They Don’t Make Men Like They Used To

Sometimes I wish I were living in a novel, but it’s fun to dream about it.

Having a passionate, tumultuous affair with a real artist, both a gentleman and rough around the edges. He’d be a real man who’s seen and done things that most men have never and probably won’t ever do. He’d drink the hardest alcohol, fight a good fight, then be able to meet me at the Ritz Paris for martinis.

But those guys are dead if they ever existed, and that’s unfair if you ask me.

This was what I realized this morning, as I flipped through my copy of “The Sun Also Rises” by Ernest Hemingway, with the plans to read it yet again this weekend.

Hemingway was as close as you could get to that kind of man, a man who others wouldn’t dare trifle with.

He was always looking for a fight, but he had a tender romantic side as he believed his first marriage would last forever. And a complicated side who would go on to marry three times after that.

He was a hunter, he traveled to exotic places and could construct a sentence that’s equal parts beautiful and brutally honest, like being punched in the gut. He went to war and survived. He was friends with the best of the American literary world in the 1920s Paris, where all the ex-pats went to write and read and expose themselves to the upper echelon of culture in a city that surpassed most.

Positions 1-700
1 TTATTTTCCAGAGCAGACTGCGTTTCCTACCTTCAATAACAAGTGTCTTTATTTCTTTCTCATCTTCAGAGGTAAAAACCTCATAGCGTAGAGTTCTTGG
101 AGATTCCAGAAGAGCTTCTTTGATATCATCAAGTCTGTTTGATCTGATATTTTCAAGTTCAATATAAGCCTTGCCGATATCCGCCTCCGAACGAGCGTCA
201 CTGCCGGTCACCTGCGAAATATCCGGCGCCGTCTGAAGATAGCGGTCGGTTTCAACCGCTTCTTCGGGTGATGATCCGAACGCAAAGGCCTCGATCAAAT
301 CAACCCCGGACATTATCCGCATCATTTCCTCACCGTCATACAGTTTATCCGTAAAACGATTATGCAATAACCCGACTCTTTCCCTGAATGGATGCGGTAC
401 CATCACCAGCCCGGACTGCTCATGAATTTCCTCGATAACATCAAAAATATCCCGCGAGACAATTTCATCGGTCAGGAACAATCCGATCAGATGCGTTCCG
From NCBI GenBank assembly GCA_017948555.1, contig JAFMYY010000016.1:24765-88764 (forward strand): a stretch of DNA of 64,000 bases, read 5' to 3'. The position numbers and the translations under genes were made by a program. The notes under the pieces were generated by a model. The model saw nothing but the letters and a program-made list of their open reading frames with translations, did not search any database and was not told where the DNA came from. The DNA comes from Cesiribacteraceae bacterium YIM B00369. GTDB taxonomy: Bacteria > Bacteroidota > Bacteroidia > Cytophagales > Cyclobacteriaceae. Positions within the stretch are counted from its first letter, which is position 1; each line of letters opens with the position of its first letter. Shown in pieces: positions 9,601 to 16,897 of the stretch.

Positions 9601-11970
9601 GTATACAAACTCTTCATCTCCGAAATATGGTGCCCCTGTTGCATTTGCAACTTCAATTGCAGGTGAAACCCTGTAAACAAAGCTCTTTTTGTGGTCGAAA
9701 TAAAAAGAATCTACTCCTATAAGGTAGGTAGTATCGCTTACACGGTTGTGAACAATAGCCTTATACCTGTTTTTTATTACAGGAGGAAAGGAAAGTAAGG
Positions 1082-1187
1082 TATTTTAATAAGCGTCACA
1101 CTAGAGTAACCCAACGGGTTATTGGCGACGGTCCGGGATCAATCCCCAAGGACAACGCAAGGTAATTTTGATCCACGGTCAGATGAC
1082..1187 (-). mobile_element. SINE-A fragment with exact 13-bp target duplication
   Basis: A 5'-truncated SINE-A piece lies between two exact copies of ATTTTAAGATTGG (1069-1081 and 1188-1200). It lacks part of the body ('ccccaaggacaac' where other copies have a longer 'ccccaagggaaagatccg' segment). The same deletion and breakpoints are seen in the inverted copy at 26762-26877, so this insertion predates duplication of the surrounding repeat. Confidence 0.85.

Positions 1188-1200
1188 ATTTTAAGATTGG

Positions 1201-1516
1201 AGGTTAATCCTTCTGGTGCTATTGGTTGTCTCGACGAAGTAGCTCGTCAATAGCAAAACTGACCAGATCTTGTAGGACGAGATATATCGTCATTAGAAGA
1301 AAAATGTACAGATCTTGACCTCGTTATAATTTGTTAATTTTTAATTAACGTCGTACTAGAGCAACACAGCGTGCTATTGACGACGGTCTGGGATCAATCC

He embodied a fullness, at least through his work, you’d want to eat up if you could. Not by the spoonful, but by digging your hands right into the meat of it, devouring it whole with little regard to manners and grace. He was the one who liberated the Ritz Paris from the Germans in WWII, a place that was introduced to him by F. Scott Fitzgerald. According to legend, at the end of the fight, he ran up a tab of 51 martinis.

I’m fresh out of a relationship and single once again, so I think of this often. Hemingway as a writer and as a man. About the amount of backbone, he must have had to live a life to the fullest, and fearlessly, taking lions head on and the front lines of war.

He wouldn’t have been an easy man to live with; his life was riddled with depression and alcoholism, his family had multiple cases of suicide–but the point is, it was an extraordinary life.

Nor would it an easy life for the imaginary man with whom I’d like to have the aforementioned passionate, tumultuous affair with. I know that loving such a man will be hard work, containing a series of disappointments.

It will be a complicated affair only because this man is complicated. I’m also complicated. People are all ridiculously messed up when we pull back the surface and see into the underbelly of each of us. There’s a broken something or other in need of mending or replacing.

Even so, I’d still love to give him a trial run. I dream of a summer in Paloma with him or going diving off the coast of South Africa with him. I want to eat expensive caviar with him as often as we go for a $1 pizza.

I want to stumble home with him, to a flat somewhere in Paris, after one too many martinis. Knowing we didn’t play by life’s rules but scripted one of our own devising.

I want arguments with him where we throw plates, then lie next to him in our own little world, far away from everything else I’ve known. Then in the morning, we retreat separately so that I may work on my writing, and he to his. We’d meet again in the middle of the day and do it all over again.

I’m probably asking for too much. I can’t actually live in a novel. But to quote Hemingway, “Isn’t it pretty to think so?” – C. Sky